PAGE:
Surgery of Parathyroid
The four parathyroid glands are located posterior to the thyroid gland. They produce parathyroid hormone (PTH), which is the primary regulator of calcium physiology. PTH acts directly on bone, where it induces calcium resorption, and on the kidney, where it stimulates calcium reabsorption and Reabsorption of phosphates by the renal tubules. Serum PTH levels are tightly regulated by a negative feedback loop. Calcium, acting through the calcium-sensing receptor, and vitamin D, acting through its nuclear receptor, inhibit PTH synthesis and release.
These endocrine glands, usually two pairs- superior and inferior, but exact no. of parathyroid may vary .(88% 4 glands,6% 5 glands and in remaining 6% 3 Glands)
Position and embryology: The superior parathyroid, on each side, develops from the fourth pouch (hence called parathyroid IV). Superior parathyroid glands fairly constant in position closely embedded in thyroid postero Lateral border of thyroid Gland immediately above entry of inf. thyroid artery.Rarely it might vary above and within substance of thyroid gland along the of thyroid gland.
Paradoxically , the inferior parathyroid develop from the third pharyngeal pouch (Parathyroid III). The inferior parathyroids develop together with the –thymus and, since the thymus descends low down, the glands come down to a lower level than their counterparts developing from the fourth pouch . They are usually situated at the lower pole of thyroid gland.and may be found any where in this situation downwards to the upper pole Thymus.5% found in upper anterior Mediastinum
di- George Syndrome –( Congenital absence of parathyroid gland,Thymus and pharyngeal derivatives ) is a rare congenital anamoly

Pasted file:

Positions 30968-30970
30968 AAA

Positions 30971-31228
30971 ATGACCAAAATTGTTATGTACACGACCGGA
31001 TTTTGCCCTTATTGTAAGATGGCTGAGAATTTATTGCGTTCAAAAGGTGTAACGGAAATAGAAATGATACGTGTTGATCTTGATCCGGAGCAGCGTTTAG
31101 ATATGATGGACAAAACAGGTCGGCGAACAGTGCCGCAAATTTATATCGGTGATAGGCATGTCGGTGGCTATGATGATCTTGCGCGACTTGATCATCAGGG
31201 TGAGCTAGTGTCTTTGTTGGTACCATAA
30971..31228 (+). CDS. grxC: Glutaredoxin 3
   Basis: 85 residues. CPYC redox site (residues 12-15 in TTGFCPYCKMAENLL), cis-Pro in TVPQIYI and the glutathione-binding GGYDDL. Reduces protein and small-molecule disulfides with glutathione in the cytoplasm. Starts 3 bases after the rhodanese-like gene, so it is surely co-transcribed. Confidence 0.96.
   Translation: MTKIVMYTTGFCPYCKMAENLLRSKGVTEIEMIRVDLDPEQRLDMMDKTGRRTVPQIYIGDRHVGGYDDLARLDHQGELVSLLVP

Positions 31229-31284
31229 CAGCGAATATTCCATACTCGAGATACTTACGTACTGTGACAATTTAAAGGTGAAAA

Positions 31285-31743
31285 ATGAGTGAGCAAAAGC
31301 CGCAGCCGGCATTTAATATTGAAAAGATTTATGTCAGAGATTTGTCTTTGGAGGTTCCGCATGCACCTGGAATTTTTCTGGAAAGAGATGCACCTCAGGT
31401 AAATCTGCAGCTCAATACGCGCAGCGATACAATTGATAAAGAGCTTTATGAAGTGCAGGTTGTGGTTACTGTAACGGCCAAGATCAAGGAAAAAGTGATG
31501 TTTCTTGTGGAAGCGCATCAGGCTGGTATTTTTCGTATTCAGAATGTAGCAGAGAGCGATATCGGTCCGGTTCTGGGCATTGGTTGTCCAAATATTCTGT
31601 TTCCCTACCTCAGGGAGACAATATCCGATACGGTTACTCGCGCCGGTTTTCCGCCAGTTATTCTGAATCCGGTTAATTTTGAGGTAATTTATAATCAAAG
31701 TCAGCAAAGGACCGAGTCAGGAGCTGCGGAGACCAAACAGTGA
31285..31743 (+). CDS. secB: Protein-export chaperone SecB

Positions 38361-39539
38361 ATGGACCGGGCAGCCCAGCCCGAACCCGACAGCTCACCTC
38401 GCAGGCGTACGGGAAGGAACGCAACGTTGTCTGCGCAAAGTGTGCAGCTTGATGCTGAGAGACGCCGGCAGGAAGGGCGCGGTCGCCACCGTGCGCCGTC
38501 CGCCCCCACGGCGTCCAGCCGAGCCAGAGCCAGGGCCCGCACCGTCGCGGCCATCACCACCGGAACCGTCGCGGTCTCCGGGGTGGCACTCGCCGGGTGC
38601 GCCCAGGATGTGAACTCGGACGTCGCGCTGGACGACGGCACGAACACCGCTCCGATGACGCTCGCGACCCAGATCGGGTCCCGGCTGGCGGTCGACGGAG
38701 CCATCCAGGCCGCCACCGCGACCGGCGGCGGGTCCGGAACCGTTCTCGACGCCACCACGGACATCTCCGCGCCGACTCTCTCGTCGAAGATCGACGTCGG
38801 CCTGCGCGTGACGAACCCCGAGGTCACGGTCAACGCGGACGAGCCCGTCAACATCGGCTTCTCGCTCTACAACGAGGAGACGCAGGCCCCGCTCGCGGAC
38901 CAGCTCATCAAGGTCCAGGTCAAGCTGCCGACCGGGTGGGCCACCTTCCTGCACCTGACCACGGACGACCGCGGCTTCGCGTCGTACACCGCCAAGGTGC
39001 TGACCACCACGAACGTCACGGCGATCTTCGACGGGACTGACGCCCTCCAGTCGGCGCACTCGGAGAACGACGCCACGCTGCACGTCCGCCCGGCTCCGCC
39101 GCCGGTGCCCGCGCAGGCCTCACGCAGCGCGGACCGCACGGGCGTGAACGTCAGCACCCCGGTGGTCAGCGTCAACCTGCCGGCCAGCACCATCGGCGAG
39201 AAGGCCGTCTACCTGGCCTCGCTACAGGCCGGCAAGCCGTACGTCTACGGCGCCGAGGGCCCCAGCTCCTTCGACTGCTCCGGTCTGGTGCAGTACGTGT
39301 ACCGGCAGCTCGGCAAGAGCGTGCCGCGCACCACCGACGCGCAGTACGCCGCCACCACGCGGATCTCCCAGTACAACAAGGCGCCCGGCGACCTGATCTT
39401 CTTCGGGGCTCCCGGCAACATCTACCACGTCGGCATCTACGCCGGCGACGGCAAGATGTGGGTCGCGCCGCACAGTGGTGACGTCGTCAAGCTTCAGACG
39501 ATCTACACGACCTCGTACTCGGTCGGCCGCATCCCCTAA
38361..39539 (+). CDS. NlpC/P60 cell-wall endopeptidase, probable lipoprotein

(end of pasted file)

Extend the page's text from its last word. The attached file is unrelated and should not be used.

The glands are oval in shape, about the size of small peas ,the inferior glands being larger than the superiors. Their color varies from red or pink to yellow depending on the amount of fat deposition as age advances. They have, however, a distinctly different colour from the thyroid and this factor is of great help in their identification either at thyroidectomy or at parathyroidectomy. Small fat lobules usually bruised on operation table may look like parathyroid but Sink it in water parathyroid will sink – fat lobule will float ( Sink test)
The gland contains rich sinusoidal capillary net work with islands of secretary cells.
Microscopically, the parathyroids contain three types of cells :-
A. Basophilic or chief cells ( Principle cells) They have Small, vasicular nuclei and poorly staining cytoplasm
B. Eosinophilic cells (their number increases as age advances)
C. Water – clear cells. Usually found in hyperplastic parathyroid or neoplastic tumour
Surgical Physiology : - The hormone of the parathyroid is parathromone, which is polypeptide. It regulates the calcium and phosphorous metabolism of the body, maintaining a balanced ratio between the two. The normal level of serum calcium is 9 tp 11 mg per 100 ml and that of serum phosphorus is 3 to 4.5 mg per 100 ml (4,5 to 5.5 and 1.8 to 2.7 mEq. per liter respectively). The product between calcium and phosphorus in mg i.e. Ca x P is about 40 in a normal subject.
The control on the calcium and the phosphorus metabolism is maintained by the effect of parathormone on two organs, viz, bone and kidney. As to the exact mode of control, there are two views :-
1. Parathormone stimulates osteoclasts to bone destruction; thus mobilizing calcium and phosphate from bone to blood. This theory fails to explain why the serum phosphorus level should be low when the calcium level rises in hyperparathyroidism.